Discussion in 'US Coins Forum' started by physics-fan3.14, Oct 13, 2019.
I’ve seen several, and I agree.
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I went 67 because the coin is so good but I could easily see it getting 68 if it has booming luster or 66 if the luster is very subdued.
my thoughts exactly. I voted 67, but this coin is nearly mark free, and after looking at it a few more times, I would not be surprised if PCGS graded it 68.
The 1943-D is typically well struck and relatively easy to find in gem which means that the coin has to be a real boomer to get to 68. And so, I will follow my gut and stand by my original grade at MS-67.
I think a strong argument can be made for a 67+, or even a 68 (it is clearly high end 67). However, as a couple of you mentioned, I think the luster is what keeps this coin back. If you compare the 68's listed on Heritage, they generally show more luster (keep in mind, the easiest way to compare coin photos is to have uniform lighting and technique across all coins)
Check back soon - I've had a few requests for copper, so we'll have some 19th century copper for the next one!
Anyways, the reveal:
What's up with that ? It was an excellent explanation/reasoning of the grade chosen though.
Thanks again @physics-fan3.14
The whole "best answer" thing is weird. You would think that only the poster of the thread would be able to select a post as the best answer.... but, anyone can. I was a little surprised to see it pop up (and, it doesn't say who selected it).
There are some good arguments for a 68 on this coin, I'll admit that.
I'll be honest, I didn't even look at the sales price. However, this one seems to have sold for a generic 67 price: https://coins.ha.com/itm/lincoln-ce...ce-fo/a/131613-29064.s?hdnJumpToLot=1&x=0&y=0
For those learning from these threads, the implied subtext that messydesk is referring to: most major auctions allow bidders to view lots in-hand at the auction. If auction bidders think a coin is undergraded, they will often over-bid a coin thinking that it will upgrade. It is often far easier to grade a coin in hand than it is via online pictures, and so the theory is that people who actually attend an auction will have an advantage. If the auction price for this coin reflected an unusually high price for a 67, you might think that in hand many people thought it would receive a 68 (as indicated by the guesses here). However, since the auction bids reflect a 67 price, there is a good chance that few people were willing to take the chance on an upgrade after an in-hand review.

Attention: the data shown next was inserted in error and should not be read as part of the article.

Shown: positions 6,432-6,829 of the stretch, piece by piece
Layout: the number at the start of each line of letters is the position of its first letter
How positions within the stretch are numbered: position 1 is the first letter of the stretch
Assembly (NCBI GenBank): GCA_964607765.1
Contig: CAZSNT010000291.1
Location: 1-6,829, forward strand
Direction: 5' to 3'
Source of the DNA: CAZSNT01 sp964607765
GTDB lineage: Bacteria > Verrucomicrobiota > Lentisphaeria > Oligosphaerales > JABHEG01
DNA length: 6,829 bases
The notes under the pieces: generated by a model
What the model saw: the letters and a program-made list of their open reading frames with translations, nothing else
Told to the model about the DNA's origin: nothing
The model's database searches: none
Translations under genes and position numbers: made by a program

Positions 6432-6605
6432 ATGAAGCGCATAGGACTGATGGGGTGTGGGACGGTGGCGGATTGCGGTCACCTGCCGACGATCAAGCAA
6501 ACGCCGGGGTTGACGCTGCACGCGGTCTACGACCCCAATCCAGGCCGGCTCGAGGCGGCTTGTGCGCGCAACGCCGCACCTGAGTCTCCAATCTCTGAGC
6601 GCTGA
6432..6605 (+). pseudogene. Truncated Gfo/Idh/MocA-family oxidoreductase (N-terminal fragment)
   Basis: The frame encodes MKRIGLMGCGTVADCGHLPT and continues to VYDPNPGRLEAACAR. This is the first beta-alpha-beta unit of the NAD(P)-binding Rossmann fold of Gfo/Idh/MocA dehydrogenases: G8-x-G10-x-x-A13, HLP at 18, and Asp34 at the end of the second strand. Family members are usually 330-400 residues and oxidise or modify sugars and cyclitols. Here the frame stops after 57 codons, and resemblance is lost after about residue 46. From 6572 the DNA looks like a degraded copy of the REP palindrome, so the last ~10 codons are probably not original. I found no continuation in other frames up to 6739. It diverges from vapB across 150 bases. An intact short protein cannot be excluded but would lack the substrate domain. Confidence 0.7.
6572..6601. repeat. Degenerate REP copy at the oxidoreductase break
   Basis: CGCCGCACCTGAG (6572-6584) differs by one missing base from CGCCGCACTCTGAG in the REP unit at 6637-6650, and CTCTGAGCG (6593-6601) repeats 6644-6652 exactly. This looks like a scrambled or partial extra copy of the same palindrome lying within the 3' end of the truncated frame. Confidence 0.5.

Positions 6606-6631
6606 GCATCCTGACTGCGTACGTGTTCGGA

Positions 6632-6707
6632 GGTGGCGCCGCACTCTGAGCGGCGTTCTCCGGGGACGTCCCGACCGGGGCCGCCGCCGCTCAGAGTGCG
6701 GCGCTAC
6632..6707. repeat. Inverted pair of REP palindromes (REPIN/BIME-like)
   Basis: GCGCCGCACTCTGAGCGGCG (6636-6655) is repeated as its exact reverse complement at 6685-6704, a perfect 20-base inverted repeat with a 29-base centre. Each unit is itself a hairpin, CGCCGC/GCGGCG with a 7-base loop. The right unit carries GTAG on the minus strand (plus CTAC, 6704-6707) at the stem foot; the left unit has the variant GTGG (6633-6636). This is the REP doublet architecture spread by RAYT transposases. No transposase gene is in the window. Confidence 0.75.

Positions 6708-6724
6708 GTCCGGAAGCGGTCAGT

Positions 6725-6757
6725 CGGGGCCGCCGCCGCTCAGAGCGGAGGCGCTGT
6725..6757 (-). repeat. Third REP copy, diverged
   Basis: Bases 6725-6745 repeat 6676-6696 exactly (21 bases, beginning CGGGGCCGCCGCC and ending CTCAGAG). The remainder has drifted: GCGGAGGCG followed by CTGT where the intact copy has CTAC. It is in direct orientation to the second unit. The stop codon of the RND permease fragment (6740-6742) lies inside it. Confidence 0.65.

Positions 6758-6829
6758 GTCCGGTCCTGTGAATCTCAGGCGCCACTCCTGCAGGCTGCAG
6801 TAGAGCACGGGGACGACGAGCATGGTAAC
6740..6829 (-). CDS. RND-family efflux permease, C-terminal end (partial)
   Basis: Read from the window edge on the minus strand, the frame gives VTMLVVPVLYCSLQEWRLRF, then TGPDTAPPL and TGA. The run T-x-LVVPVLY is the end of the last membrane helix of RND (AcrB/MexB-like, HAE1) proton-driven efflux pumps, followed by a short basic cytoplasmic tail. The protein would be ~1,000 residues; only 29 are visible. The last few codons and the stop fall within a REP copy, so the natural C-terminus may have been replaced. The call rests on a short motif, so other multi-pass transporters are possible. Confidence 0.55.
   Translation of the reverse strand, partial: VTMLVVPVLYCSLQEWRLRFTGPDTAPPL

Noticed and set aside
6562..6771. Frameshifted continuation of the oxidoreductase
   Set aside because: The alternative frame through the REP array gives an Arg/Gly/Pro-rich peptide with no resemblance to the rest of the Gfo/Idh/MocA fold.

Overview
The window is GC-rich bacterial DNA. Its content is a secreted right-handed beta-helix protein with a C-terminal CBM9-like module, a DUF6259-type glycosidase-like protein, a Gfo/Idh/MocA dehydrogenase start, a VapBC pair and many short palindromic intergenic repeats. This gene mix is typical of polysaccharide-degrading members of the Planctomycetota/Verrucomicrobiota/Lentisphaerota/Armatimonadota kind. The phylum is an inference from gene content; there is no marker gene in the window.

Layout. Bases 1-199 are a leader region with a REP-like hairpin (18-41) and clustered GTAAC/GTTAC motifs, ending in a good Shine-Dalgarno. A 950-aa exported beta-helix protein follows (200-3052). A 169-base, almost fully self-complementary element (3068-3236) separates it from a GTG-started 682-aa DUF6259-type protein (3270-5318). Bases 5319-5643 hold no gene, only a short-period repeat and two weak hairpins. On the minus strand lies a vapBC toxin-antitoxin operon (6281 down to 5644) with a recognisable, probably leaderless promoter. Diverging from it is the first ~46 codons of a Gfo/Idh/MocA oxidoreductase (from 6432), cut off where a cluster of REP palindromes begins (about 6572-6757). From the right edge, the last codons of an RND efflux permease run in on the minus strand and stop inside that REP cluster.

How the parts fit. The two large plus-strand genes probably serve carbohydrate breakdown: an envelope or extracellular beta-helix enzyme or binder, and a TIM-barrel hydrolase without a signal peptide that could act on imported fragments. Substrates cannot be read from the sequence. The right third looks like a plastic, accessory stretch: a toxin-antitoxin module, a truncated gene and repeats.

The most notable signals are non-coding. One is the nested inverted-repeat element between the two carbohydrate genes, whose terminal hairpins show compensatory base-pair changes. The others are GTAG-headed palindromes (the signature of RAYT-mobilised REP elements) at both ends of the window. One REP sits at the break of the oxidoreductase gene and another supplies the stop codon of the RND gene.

Those older "arguably" more strictly graded slabbed coins are disappearing due to crack outs for attempted upgrades when it's deemed worth the risk/reward.
I'm not saying standards have changed, or lightened though, because that is a very sensitive subject to some.
I can state that the TPGSs have a firm grasp on the market, so....
Where are the flaws?
Sorry for the delay in posting the next one. Heritage was down for a few days, and then there has been some stuff going on that has prevented me from posting much.
I'll get the next one up tomorrow, though, I promise!
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